Not all aggressive kids are bullies

Even among very young children, aggressive behavior and bullying are not the same. A new study explains the difference.

There’s a difference between general aggressive behavior and bullying, even among young children, according to a new study. That means spotting a bully is not as easy as it might seem, the study suggests.

“It’s important for us to realize this distinction, in part because every aggressive behavior we see is not bullying,” says Jamie Ostrov, a professor in the psychology department at the University at Buffalo and lead author of a new paper in the Journal of Child and Family Studies.

“Certainly aggressive behaviors are problematic in their own right and also deserve our attention, but recognizing the differences in the two behaviors means we can begin a discussion about whether we have to do something different with interventions related to general aggression.”

Psychologists conceptualize bullying as a subtype of aggression. Aggressive behaviors are meant to hurt or harm. Bullying is a repetitive behavior further characterized by a power imbalance between two parties, such as one child against a group or a bigger child against a smaller child, Ostrov says.

The two studies detailed in Ostrov’s paper come out of his work to develop that definition and empirically test whether general aggression is different from bullying behavior.

“Victimization is receiving; aggression is displaying; bullying adds the power imbalance and repetition.”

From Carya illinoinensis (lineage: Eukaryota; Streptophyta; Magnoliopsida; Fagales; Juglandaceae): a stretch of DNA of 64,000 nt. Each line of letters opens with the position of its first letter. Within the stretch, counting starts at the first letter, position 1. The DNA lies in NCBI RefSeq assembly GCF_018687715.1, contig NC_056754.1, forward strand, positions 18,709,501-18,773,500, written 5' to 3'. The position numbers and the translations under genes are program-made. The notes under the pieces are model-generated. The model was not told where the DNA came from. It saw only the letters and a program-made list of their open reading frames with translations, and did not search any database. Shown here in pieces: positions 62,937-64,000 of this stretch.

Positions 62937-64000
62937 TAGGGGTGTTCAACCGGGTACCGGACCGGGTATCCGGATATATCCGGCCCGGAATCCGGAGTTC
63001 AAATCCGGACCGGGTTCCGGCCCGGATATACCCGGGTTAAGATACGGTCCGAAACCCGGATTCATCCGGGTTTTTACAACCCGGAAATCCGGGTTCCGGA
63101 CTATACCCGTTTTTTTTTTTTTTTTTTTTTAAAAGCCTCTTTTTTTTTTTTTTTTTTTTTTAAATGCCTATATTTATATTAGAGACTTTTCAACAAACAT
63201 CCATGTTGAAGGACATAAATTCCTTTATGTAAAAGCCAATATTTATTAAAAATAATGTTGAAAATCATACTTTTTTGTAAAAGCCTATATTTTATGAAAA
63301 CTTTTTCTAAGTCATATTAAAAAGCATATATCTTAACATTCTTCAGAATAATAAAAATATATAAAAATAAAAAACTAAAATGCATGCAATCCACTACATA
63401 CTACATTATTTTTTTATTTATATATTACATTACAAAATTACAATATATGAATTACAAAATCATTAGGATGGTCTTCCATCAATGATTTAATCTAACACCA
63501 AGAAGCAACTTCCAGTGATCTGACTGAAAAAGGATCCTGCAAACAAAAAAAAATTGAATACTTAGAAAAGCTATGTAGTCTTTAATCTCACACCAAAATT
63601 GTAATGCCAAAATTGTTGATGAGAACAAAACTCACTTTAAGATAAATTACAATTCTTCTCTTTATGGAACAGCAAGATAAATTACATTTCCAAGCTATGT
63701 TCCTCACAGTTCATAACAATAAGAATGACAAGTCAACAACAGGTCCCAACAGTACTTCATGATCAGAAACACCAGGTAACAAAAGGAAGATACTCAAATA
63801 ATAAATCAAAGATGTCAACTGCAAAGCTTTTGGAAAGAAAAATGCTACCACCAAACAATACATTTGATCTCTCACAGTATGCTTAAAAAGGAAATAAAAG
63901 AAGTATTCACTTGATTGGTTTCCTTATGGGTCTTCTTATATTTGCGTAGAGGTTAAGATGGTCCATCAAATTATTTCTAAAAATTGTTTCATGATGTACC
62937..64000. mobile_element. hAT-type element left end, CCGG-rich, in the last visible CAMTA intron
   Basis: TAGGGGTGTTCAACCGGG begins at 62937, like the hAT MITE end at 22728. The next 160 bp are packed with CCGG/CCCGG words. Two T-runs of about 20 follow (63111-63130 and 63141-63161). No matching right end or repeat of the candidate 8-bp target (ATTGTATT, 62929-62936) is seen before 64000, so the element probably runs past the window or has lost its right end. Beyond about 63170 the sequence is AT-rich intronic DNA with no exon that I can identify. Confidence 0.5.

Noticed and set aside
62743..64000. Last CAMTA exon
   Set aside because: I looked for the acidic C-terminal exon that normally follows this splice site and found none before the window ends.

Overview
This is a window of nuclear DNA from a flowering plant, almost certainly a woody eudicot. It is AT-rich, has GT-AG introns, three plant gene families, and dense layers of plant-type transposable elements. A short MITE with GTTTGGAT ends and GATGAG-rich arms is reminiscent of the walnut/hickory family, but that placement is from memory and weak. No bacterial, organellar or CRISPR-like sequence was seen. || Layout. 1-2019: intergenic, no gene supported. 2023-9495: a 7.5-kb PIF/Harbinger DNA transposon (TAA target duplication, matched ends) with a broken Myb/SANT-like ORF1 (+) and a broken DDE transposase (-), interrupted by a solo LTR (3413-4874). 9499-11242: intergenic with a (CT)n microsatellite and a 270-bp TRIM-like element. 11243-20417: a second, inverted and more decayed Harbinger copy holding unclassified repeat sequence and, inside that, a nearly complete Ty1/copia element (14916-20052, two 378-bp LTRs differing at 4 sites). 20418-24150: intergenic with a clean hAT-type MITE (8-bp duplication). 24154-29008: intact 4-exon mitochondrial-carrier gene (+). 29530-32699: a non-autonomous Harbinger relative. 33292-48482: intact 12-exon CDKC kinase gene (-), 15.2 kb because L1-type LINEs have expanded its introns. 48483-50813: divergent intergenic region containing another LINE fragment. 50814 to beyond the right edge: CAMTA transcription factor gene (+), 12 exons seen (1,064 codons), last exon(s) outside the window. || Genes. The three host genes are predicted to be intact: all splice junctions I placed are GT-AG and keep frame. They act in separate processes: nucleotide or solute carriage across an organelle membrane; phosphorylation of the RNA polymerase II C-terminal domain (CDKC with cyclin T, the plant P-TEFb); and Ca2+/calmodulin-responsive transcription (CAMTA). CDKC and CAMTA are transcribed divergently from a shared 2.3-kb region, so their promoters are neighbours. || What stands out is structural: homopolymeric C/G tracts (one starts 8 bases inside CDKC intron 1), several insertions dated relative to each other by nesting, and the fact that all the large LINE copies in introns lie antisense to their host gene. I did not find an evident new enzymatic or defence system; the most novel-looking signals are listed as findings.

“That’s the fundamental question guiding this paper,” he says. “The other component here is that we’re focusing on early childhood. There have been researchers who examined similar questions in adolescence, but we wanted to see what happens in children between 3- and 5-years-old.

Bullying can be physical, involving hitting, kicking, pinching, or taking things away from someone. It can also be relational or involve social exclusion, where kids might say, “You can’t be my friend anymore” or “You can’t come to my birthday party.”

“Victimization is receiving; aggression is displaying; bullying adds the power imbalance and repetition,” Ostrov says.

Using teacher reports for one study with 85 students and a second study that combined teacher reports and behavioral observations by a research staff on 105 students, Ostrov and his colleagues found relational aggression was associated with increases in relational victimization in both studies.

The results suggest that relational aggression, not relational bullying, was associated with increases in victimization.

“We have to keep this distinction in mind—it matters,” he says. “It’s also validating our overall definition of bullying. There is something distinctive about bullying.”

Ostrov, who was a member of a panel at the Centers for Disease Control and Prevention and the US Department of Education that worked to determine a uniform definition of bullying, will also present his findings at the International Society for Research on Aggression world meeting in Paris, France, on July 11.

Other researchers from the University at Buffalo and the University of Arkansas are coauthors of the paper.

Source: University at Buffalo

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